SCOTLAND’S national football stadium Hampden Park is at the centre of a developing row over its future.

Fewer than 20 years after the stadium was rebuilt at a cost of more than £63 million, much of it from Lottery or public funds, the Scottish Football Association (SFA) is considering terminating their lease of the stadium, which also hosts the association’s offices and those of the Scottish Professional Football League (SPFL).

The SFA has a lease from Queen’s Park FC, owners of the stadium, which expires in 2020, though the association has an option to renew it. In an exercise they have called Project Bright, though some cynics have called it Project Dim, the SFA has begun to look at alternatives, which would mean major internationals no longer being played at Hampden and the SFA, SPFL and presumably the National Football Museum all moving out of the stadium, which has been in existence on the site since 1903.

The SFA is due to make a decision on the matter this year, and not without hyperbole has it been called the most important decision the association will make for the foreseeable future.


NO-ONE disputes that the Old Lady of Mount Florida – present capacity 52,000 - is not the same as she was. How could she be when she was once the largest football stadium in the world and set European attendance records that cannot ever be beaten?

For instance, until the building of the Maracana Stadium in Brazil, Hampden was the world’s largest stadium for nearly 50 years with a nominal capacity at its peak of 180,000. The pre-war world attendance record was the Scotland v England match on April 17, 1937, which had a paying attendance of 149,415, though at least 20,000 more people entered the ground without tickets.

A week after that match, the Celtic v Aberdeen Scottish Cup final attracted 147,365 paying spectators, again a world record at the time and still a European record for a club match – and plenty supporters got in without tickets that day.

Even as late as 1970, Hampden was still setting records, with the Celtic v Leeds United European Cup semi-final on 1970 seeing an official attendance of 136,505 which is the all-time record for a European tournament club match and which can never be beaten as there are simply no stadia of that capacity in existence in Europe.


IT wasn’t just the size of the crowds, it was the football they saw. By common consent the greatest European Cup final, and maybe the greatest of all club matches, was the Real Madrid v Eintracht Frankfurt game on May 18, 1960. More than 127,000 fans, by far the most of them neutral Scots, saw the Spaniards win 7-3 with a display of dazzling football that influenced football for years to come.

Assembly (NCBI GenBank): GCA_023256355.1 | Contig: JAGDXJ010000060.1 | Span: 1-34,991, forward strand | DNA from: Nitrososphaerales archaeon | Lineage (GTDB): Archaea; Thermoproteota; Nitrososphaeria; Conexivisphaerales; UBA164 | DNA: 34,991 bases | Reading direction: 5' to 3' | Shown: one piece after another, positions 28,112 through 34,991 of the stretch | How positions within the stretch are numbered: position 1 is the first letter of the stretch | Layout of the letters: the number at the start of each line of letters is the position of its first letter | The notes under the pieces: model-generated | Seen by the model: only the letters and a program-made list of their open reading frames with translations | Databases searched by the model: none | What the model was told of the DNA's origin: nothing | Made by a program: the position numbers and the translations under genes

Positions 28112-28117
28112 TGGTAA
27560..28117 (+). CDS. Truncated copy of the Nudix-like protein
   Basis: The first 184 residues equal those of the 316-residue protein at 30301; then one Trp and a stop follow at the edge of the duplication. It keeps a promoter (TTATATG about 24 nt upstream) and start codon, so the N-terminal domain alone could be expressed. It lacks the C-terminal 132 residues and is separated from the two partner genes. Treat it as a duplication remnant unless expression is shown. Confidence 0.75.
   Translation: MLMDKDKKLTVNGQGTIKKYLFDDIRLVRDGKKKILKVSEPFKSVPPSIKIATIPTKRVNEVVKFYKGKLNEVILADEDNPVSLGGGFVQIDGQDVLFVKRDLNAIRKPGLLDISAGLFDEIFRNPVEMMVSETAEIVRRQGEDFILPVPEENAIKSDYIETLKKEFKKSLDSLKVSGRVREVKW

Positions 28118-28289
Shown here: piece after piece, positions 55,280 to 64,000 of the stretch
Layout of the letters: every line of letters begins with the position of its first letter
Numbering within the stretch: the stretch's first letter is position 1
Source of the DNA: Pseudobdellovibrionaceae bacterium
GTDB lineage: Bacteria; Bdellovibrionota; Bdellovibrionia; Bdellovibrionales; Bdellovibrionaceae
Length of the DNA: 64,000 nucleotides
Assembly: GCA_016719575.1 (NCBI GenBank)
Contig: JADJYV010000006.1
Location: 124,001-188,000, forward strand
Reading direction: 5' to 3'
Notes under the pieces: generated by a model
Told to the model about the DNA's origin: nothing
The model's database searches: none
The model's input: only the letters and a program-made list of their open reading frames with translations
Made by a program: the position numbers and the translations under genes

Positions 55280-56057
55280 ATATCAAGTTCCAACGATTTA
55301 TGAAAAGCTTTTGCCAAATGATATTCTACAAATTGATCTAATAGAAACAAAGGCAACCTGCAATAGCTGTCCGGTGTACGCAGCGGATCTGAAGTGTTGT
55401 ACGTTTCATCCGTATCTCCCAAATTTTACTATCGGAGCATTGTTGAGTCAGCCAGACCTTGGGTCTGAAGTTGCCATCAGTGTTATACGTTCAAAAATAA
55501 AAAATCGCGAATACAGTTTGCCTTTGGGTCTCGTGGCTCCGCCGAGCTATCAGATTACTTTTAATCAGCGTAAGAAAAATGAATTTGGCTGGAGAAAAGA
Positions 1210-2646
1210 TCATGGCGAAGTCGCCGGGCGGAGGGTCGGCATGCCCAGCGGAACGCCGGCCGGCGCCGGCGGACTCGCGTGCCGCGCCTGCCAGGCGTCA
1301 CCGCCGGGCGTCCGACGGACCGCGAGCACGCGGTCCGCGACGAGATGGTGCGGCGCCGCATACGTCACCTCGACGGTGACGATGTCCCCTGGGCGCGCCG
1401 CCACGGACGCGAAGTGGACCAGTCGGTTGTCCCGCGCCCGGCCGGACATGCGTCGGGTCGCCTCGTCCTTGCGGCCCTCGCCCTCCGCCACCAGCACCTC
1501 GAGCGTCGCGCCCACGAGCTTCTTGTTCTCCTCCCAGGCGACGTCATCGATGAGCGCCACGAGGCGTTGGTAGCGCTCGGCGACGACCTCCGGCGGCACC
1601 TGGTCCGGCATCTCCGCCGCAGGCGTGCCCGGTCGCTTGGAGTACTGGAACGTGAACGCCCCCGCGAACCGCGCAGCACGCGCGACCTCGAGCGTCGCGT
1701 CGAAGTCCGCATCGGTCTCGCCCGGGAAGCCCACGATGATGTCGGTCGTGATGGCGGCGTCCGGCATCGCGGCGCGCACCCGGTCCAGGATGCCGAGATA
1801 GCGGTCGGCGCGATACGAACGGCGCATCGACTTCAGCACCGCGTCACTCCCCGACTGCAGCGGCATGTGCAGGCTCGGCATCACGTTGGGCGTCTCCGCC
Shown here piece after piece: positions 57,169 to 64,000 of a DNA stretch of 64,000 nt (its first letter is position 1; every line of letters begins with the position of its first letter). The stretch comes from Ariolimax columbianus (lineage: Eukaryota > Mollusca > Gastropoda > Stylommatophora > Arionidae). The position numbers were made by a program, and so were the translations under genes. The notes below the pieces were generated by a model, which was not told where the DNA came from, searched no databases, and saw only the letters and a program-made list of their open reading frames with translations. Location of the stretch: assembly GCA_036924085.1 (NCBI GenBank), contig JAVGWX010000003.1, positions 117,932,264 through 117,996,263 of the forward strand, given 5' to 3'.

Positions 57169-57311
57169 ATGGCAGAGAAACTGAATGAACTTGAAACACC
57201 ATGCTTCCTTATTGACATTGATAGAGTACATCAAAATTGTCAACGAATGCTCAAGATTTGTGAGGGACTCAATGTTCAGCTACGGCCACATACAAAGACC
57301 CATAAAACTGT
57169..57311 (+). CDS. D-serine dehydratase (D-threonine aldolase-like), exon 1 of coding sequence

Over 11 decades, and with very few exceptions, all the major Scotland internationals and the finals of the Scottish Cup and latterly the Scottish League Cup have been played at Hampden.

So many memories emanate from Hampden Park, which is why it is often called the Home of Scottish Football.


DESPITE all that history and the fact that Hampden Park is still top-ranked by European governing body UEFA, the SFA might want to move away from “the national football stadium” – as it is called on the SFA website – after matches in the European Championships 2020 are played there. Should Scotland qualify, at least two of the national team’s matches in Euro 2020 would be played at Hampden, only for it to cease to be the national stadium shortly afterwards if the SFA cancels the lease.

There has been growing controversy over the possible move with Queen’s Park FC – one of the founders of the SFA – angered that the stadium has been the subject of criticism, so much so that they released figures showing how the SFA gets a good deal. The lease costs £800,000 a year but the latest SFA accounts show a decreased profit and speculation is that the move is money driven, though fans’ surveys have also shown increasing discontent with Hampden.


THE actual plan has been kept a tight secret, but it is known that one scenario would see internationals and cup finals played at Murrayfield, the home of the Scottish Rugby Union which is the largest stadium in Scotland with a capacity of 67,500 – yet would Scottish football clubs like to see money going to rugby? A second scenario sees major internationals being played at Celtic Park or Ibrox, but there are objections within Scottish football to giving the Big Two even more money.


QUEEN’S Park have said they could no longer afford its upkeep so unless a new use could be found for it – converted for athletics and other sports with a reduced capacity, perhaps – Hampden would presumably be sold off for housing or some other use.